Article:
After that I was definitely peckish, the sun was uncomfortably warm and I knew I could do with a rest inside for a bit where I could cool down. I spied this little gem of a cafe across the street from the entrance of the Shikisai-no-Oka Flower Garden.
Seeing as I’m a bit of a grandma at heart, I adore little granny run cafes like this one. From my experiences in the past, the food at this sort of establishment is always made fresh, they make a mean dessert and the atmosphere has a nice sense of tranquility, perfect for the weary wander in need of a quite place to recharge.
I got the vegetable curry (made with veggies all produced from farms in the nearby area!), iced coffee and a piece of cake. I spent a good hour there enjoying the view of Biei’s rolling emerald green hills and reading my book.
Feeling sufficiently reenergized after this I was ready to head out to the Shirogane area where the highlight of the day awaited: the Blue Pond.
The Blue Pond (Aoi-ike 青い池) has only become a popular tourist sightseeing destination in recent years and this is very obvious in that the site is not adequately equipped to handle the influx of tourists. I recommend to anyone hoping to visit get there early, I was in the nick of time, 40 minutes later when I was leaving I spied what looked like a half-an-hour line up of cars down the actual highway itself waiting to get into the tiny parking lot!
It was on pinterest that I saw my first picture of the Blue Pond, and I was certain it had been photoshopped to become that blue. Nope, it is actually that robin’s egg blue azure hue everyone. It took my breath away. Never in all my years of hiking in Banff have I seen anything quite so vibrant, and I’ve been to Lake Louise and Lake Moraine! I must have taken over 100 photos but I’ve narrowed it down to my top 5. When the sun hit the water, it glittered just like a jewel. Absolutely Magical. I would hazard a guess that pretty soon some fantasy movie is going to insist on filming here because it has a distinctly otherworldly atmosphere. I have to say it was really hard to say goodbye to this place, but there are only so many pictures you can take!As I was driving away back towards Biei to see one last flower field and do a sunset drive amongst the hills I noticed this sign, and recognizing nothing other than the kanji for waterfall, pulled in to see what was up. My curiosity was rewarded with another magical place. It only took 1 minute to walk from the side of the road in so I definitely recommend it if you’re already in the area for the Blue Pond.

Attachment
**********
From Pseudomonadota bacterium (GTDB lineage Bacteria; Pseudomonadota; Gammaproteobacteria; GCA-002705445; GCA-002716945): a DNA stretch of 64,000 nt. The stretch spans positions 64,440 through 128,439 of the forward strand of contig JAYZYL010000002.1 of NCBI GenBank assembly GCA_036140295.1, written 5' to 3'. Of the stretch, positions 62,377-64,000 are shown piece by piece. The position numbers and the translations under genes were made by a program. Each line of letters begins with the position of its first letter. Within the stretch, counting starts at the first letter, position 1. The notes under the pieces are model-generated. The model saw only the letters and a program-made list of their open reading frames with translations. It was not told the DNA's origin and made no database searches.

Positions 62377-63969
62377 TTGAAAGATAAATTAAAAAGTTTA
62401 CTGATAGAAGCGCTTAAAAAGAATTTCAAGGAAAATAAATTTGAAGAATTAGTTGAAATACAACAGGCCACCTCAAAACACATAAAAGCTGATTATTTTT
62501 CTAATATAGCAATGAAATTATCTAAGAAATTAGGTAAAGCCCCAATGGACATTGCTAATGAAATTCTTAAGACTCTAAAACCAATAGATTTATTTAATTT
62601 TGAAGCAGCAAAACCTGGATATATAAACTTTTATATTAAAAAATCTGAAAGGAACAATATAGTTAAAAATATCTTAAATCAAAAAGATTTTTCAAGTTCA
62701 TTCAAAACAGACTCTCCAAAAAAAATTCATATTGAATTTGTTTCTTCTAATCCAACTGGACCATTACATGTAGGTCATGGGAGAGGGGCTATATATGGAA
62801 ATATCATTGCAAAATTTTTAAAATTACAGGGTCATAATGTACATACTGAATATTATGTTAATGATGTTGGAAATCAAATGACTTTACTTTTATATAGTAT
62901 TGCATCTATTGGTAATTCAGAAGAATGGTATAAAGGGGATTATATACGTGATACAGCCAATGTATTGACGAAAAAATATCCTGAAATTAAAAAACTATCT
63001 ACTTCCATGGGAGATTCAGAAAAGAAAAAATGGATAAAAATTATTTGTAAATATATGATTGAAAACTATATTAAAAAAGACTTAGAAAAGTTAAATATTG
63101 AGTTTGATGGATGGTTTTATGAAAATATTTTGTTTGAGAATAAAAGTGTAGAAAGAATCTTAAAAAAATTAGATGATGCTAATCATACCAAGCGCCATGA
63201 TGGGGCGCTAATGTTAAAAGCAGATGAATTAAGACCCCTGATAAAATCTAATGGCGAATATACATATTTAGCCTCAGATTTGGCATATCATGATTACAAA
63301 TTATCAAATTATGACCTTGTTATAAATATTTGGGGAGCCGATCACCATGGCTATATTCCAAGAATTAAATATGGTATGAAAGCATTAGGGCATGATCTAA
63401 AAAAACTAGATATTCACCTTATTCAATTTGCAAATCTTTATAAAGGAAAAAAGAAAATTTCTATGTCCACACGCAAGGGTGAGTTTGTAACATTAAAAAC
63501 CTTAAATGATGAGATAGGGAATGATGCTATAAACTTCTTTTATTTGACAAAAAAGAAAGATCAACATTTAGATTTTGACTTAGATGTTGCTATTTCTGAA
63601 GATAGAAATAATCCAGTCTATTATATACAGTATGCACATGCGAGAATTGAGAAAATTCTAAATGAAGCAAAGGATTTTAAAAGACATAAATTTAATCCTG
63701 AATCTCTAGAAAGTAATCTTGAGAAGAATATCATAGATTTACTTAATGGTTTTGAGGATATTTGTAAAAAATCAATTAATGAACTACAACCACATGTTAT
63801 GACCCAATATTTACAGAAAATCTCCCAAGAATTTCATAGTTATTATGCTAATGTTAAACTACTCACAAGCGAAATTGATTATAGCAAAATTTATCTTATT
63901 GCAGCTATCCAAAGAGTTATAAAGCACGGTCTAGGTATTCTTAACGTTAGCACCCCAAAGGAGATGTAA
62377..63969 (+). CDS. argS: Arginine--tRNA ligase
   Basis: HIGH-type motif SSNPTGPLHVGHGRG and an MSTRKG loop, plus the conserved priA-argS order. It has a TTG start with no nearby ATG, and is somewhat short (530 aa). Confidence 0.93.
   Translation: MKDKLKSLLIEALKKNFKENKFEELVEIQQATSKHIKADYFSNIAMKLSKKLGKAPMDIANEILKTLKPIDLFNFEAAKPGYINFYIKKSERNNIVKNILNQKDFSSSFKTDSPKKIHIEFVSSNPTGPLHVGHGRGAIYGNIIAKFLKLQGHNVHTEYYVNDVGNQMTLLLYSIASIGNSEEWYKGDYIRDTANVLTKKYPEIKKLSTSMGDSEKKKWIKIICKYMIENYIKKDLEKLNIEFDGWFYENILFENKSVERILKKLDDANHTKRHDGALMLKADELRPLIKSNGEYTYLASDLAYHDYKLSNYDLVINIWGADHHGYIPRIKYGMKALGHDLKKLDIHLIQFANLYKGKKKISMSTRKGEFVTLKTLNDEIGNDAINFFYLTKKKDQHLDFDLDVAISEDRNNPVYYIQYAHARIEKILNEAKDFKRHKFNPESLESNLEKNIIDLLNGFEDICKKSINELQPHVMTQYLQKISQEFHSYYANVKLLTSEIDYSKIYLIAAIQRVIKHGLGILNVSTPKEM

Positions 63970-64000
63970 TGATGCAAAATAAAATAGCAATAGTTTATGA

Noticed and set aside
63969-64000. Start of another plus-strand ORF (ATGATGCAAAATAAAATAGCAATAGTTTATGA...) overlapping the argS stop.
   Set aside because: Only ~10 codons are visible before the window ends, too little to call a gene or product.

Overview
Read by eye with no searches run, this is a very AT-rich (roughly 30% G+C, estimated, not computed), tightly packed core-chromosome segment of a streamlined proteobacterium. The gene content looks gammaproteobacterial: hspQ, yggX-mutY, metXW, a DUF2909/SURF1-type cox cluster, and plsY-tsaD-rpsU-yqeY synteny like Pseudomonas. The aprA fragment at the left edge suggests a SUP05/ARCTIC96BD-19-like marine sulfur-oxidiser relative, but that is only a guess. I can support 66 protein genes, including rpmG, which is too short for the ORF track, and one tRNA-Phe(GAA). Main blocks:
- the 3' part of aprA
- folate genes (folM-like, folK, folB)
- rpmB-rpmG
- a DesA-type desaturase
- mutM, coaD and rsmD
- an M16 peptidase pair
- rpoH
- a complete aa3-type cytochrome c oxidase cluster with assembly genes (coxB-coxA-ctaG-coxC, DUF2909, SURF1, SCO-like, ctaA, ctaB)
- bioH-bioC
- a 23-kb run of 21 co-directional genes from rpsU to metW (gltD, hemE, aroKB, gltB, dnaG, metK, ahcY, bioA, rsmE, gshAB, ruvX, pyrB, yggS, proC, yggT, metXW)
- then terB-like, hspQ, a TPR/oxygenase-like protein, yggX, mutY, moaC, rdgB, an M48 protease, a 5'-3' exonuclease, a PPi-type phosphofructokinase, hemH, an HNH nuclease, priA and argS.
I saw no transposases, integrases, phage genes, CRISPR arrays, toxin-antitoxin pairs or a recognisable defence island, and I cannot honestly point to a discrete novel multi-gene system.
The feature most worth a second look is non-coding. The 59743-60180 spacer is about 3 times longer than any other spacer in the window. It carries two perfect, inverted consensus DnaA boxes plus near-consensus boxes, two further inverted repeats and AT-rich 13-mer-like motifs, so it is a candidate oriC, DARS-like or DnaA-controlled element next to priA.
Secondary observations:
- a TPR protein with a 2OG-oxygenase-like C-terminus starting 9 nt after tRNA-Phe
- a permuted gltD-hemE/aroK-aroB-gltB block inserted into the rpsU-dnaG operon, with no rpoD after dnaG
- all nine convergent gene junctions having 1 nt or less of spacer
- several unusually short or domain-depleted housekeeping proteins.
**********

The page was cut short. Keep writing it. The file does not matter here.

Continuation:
Back to Biei I went to see the final flower field: the Hills of Zerubu. I liked the sound of this garden because I thought its name was sweet. “Zerubu” comes from a mash-together of 3 words: “Kaze” (wind), “Kaoru” (sweet scent) and “Asobu” (play). So the name suggests the notion of playing on hills while the wind surrounds us with beautiful scents. Isn’t that poetic?
As the sun slowly started to descend in the sky, I started my scenic drive of the rolling Biei hills. My soundtrack for the drive “Wide Open Spaces” and “Cowboy Take Me Away” by the Dixie Chicks, totally a perfect match for the mood. It was very idyllic, wide open fields stretching towards the horizon and everything illuminated by the soft golden glow of the setting sun. Wide open areas are something I often find myself missing, not in a bad way, Japan is much more crowded than “cowtown” Calgary and I grew up surrounded by hay fields as far as the eye could see. I felt like I was back in my element.
I visited some famous trees that travel guides recommended, although I have since then come to understand they mean a lot more to Japanese people who’ve grown up seeing them in famous advertisements. My favourite of these trees was a group called the “Parents & Child” trees.
I sat in my car long after the sun set staring off into the distance, incredibly content to be exactly where I was in that moment in time. Life was perfect and I felt so lucky to be me.